Video: Plant predators

The fastest known carnivorous plant is caught on tape

Mar 9, 2011
Jef Akst
Carnivorous plants are faced with the difficult task of catching animal prey that utilize high-speed nervous systems adept at avoiding such attacks. Aquatic bladderworts, plants that feast on insect larvae and nematodes swimming by, accomplish this feat using pressurized bladders equipped with a trigger-sensitive trapdoor to suck in prey faster than any other meat-eating plant.
Aquatic bladderwort (Utricularia stellaris)
Image: Amit Singh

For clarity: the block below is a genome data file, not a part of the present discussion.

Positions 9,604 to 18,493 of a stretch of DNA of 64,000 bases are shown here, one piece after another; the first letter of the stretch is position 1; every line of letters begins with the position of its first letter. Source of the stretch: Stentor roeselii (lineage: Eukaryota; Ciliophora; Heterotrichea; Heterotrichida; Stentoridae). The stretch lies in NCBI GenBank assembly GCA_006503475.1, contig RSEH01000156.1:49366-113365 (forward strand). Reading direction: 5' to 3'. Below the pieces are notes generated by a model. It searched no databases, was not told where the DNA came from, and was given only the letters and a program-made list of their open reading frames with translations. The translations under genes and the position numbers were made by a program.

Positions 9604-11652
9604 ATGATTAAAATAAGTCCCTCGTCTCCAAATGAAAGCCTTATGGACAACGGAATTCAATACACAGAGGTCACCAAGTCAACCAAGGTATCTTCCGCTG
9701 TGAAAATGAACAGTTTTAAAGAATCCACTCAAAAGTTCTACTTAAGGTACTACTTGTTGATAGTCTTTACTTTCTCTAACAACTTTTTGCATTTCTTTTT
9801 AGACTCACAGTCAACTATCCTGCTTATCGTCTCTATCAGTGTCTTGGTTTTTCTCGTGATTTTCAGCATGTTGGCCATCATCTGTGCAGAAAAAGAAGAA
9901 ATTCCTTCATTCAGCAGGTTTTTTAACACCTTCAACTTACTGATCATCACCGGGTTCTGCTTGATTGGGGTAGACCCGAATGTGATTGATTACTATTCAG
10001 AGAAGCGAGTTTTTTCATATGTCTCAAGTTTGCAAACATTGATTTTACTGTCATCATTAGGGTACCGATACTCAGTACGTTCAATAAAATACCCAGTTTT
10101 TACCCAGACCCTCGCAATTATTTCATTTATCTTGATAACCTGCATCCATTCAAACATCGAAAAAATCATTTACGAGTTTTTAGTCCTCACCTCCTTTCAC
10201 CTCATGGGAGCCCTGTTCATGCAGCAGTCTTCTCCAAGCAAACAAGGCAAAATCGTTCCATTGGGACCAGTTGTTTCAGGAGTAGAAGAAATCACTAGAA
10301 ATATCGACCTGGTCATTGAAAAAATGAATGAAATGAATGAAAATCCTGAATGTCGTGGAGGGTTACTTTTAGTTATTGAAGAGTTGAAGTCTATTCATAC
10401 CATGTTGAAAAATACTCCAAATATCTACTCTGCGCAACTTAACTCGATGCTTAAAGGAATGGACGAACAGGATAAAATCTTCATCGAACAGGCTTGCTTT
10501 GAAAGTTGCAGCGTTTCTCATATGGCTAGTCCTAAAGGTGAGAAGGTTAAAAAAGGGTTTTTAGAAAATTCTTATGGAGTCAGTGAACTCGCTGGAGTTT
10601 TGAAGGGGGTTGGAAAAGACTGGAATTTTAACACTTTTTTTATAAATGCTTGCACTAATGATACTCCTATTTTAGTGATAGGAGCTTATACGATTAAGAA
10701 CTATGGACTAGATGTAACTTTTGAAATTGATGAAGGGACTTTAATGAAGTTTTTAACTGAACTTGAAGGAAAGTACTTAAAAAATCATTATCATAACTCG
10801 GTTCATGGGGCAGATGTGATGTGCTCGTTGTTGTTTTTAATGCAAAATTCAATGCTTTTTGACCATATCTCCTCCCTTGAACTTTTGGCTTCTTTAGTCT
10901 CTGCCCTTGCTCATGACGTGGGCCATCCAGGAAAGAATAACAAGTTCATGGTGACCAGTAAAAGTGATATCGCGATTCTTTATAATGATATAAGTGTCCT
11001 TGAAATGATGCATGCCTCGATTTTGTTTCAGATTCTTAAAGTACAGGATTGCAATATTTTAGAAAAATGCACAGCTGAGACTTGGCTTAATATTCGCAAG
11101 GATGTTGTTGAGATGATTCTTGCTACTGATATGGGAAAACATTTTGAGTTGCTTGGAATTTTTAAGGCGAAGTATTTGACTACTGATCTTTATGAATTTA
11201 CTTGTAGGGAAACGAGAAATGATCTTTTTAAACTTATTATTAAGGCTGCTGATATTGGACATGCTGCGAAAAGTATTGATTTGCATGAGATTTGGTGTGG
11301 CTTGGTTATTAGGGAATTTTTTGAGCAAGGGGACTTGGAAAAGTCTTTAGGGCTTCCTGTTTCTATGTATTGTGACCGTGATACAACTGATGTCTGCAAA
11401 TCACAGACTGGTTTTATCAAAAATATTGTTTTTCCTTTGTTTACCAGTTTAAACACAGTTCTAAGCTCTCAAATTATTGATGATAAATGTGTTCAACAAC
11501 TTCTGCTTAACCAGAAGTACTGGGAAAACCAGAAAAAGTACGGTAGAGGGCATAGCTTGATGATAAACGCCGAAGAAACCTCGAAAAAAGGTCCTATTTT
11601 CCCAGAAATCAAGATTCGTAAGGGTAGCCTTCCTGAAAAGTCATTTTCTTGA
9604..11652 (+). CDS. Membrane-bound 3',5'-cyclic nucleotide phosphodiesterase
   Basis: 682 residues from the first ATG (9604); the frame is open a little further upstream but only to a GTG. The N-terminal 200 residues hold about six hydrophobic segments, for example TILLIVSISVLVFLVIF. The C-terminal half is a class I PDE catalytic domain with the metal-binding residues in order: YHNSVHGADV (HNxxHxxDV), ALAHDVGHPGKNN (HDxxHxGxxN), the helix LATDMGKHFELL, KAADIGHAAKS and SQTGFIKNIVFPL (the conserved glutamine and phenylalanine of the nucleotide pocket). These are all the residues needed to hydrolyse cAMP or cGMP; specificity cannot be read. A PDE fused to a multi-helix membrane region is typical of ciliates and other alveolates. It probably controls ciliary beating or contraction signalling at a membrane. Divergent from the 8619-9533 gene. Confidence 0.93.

Sensory neuroethologist Sanjay Sane of the National Centre for Biological Sciences in India and his student Amit Singh caught bladderworts in action for the first time on high speed video and describe the biomechanics that support the plant's unique hunting strategy in a paper published today (March 9) in Biology Letters."What we've been able to determine is that it's entirely determined by the pressure differences between the inside and outside [of the bladders]," Sane said. The closed bladders actively pumped water out to reduce the pressure inside, such that once the trapdoor opened, water rapidly gushed in, bringing the unsuspecting prey along for the ride. "It was stunning to see," Sane said. "It was amazing how fast it was."Within just 300-700 microseconds of stimulating their hair triggers, the trapdoors flew open, and water coursed into the bladder. If the prey were too large to fit in the bladder, the suction pressure was strong enough to tether them to the bladder's surface."What really excites me about this is it gives us a glimpse into how something without a nervous system can compete successfully with something with a nervous system," Sane said. "And what it does, essentially, is use physics."
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